Why People Don't Voluntarily Spend Much Time With Me or Why I'm Pretty Sure No Romance Is in My Future
>> Tuesday, August 6, 2013
I am weird. Yes, yes, if you've been here before, you've probably caught on to some of that. But, no, I'm seriously weird.
For those of you who were (kindly) thinking what a shame it was that I was alone (most likely for the duration) and wondered how that could be, well, I might just have the answer for you.
I watch movies. Not as many as I used to and far more children's movies now than the action/humor/romantic type movies that would normally be my inclination (if can get all three in one movie: SCORE!). But every once in a while I get to watch a grown up movie, so that's usually a treat. I'd bought a ticket, actually, to see GI Joe: Retaliation (as part of a summer movie program benefiting autism research but had to give the ticket to someone else because, ironically, I lost the babysitting of my autistic son at short notice). Don't grieve, though, because I just "rented" it from amazon streaming video which was, I'll admit, far more convenient and likely as enjoyable without the expensive and ineligible popcorn.
Now, I had seen Olympus Has Fallen as part of this series, which was a complete waste, just like Die Hard but minus any entertainment, charm or logic. My BS meter was pegged out early and, when I left to use the bathroom halfway through without worrying about anything I had missed, I decided that included the rest of the movie and left. Too stupid to waste my time.
I sort of enjoyed GI Joe: Retaliation. Not as bad as the first one (which, to this day, I can't figure out why I disliked so much. It had all the elements, including the surreal factor that lets me forgive the unlikely scenarios and ridiculous weapons, but was missing something that left it flat for me). This one was better than that, but not great either.
Hey, wake up, I'm getting to the weird part. Not saying I'm not boring but that's not the only reason people avoid me in droves.
Near the end of the movie, the big move by the bad guys is to drop rods of something on a single key city of several nuclear nations. I vaguely remember platinum as the material, but the logic behind platinum escapes me. Might have been something else, though. Anyway, they're "dropping" them from Low Earth Orbit (LEO) and, at 8 km/s^2, they have enough kinetic energy to bring the nuclear nations (that had, just moments before, thousands of megaton nuclear weapons in their control) to their knees threatening just one city a nation.
And there went the BS meter. But that's not the weird part (since most of the people I know are smart enough to have had their BS meter pegged there or before). The weird part is that I immediately looked up the energy equivalent of nuclear weapons (since I don't know crap like that off the top of my head. Sure, I took nuclear physics in college mumble mumble years ago, but that was pretty much benign uses of nuclear phenomena, not bomb-building 101. Plus, it was mumble mumble years ago.)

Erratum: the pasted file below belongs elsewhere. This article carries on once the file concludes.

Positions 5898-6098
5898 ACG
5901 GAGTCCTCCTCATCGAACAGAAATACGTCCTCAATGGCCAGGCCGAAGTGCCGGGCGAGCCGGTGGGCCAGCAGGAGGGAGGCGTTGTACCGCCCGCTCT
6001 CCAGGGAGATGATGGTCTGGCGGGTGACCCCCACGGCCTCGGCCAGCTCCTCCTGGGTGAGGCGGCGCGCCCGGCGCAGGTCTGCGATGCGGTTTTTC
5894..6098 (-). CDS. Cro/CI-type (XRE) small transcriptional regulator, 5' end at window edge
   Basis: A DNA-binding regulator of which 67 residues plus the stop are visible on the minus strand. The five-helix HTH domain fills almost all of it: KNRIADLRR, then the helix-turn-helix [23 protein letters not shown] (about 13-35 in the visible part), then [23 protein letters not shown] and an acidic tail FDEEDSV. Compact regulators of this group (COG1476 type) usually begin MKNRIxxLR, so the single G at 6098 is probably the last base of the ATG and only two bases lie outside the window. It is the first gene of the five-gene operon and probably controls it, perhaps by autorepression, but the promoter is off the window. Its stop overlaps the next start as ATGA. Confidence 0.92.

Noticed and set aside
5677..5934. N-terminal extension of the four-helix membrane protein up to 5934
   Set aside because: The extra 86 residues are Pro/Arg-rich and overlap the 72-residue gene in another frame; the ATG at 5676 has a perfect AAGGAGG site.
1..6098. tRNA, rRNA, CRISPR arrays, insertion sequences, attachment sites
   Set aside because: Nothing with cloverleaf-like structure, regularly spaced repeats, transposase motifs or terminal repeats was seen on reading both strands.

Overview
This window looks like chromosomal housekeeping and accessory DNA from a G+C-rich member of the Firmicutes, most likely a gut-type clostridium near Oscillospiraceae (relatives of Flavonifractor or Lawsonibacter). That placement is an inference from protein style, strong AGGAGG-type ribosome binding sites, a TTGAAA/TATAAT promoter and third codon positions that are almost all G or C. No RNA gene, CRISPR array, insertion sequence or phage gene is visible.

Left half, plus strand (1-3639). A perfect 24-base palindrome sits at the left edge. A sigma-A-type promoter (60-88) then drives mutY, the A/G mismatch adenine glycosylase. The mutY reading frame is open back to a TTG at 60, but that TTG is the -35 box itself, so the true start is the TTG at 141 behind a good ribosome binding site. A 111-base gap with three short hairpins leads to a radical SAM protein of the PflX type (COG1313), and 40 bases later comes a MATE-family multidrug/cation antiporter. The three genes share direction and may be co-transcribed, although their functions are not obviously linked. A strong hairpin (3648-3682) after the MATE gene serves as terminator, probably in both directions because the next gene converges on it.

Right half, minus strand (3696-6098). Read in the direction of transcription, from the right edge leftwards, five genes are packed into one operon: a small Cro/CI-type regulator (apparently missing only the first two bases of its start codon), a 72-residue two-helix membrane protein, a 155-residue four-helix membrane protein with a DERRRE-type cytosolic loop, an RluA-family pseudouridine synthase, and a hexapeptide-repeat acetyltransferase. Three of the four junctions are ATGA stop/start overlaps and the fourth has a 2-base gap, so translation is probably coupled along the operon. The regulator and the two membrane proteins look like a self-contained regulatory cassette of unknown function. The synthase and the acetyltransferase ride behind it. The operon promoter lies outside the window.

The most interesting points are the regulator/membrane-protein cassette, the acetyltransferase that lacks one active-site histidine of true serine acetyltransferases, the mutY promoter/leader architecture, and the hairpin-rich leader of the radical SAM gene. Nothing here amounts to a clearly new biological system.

Just during the time credits rolled through, I had looked up, written up and calculated this:
4.184 TJ=10^12 calories=1 KT bombI love Wikipedia. Everything I needed and easy to find in seconds, then just a few seconds on my computer's calculator.
6 MT bomb = 25104 10^12 J = 1 MT of bomb mass (highest efficiency)
At orbital velocity and no air friction, impact energy using orbital velocity (8 km/s^2 which they mentioned) would be:
8000^2*.5*X=25104x10^12 with X as the mass of the projectile
X=784,500,000 kg for 1 MT nuclear weapon
This equates to about ~8% of the largest nuclear bomb ever tested.
And about 40% of the size of the largest nuclear bomb we ever tested.
But the projectile is crazy stupid huge. Biggest payload on the biggest rocket that made multiple trips is 120,000 kg so about 6537 Saturn V launches JUST TO GET a single payload that drops as a bomb.
So, yeah, BS. And mind-bogglingly inefficient. And hardly enough to impress the nuclear nations.
Now the notion of taking something from a great height and slamming it into earth with a yield comparable to nuclear weapons is not without merit. Heinlein did it in Moon Is a Harsh Mistress and quite plausibly, too. But then, he could do math in that he did it from a much greater "height"and used massive projectiles of readily available moon chunks. Not the same thing. Heinlein was good enough with science, he could show his work in novels and not have real scientists roll their eyes but nod along.
Kids were already whining for a bath when the credits ended so I started one and as it filled, I did these calculations for comparison (note I wasn't even close to overfilling the bathtub):
ISS is ~450,000 kg and, at that orbit, has a potential energy of about 62,600,000 J/kg is about 28.17 TJ or about 0.11% of the theoretical bomb I postulated above if the WHOLE ISS came crashing down. It's about a 6 KT bomb, less than half Hiroshima (assuming it came down in one tidy chunk which, boys and girls, ain't happenin'. And it isn't slowed by air friction (which it would be) and one could control the reentry and landing of such a beastie easily - which we can't)My counselor suggested I find a group of peers to hang with. Really? Where? The local sanitarium?
Did I mention it was all BS?
And that is why I spend my nights alone most nights and for the foreseeable future. Alone but with two small children who still don't talk.
Or maybe they're just afraid to.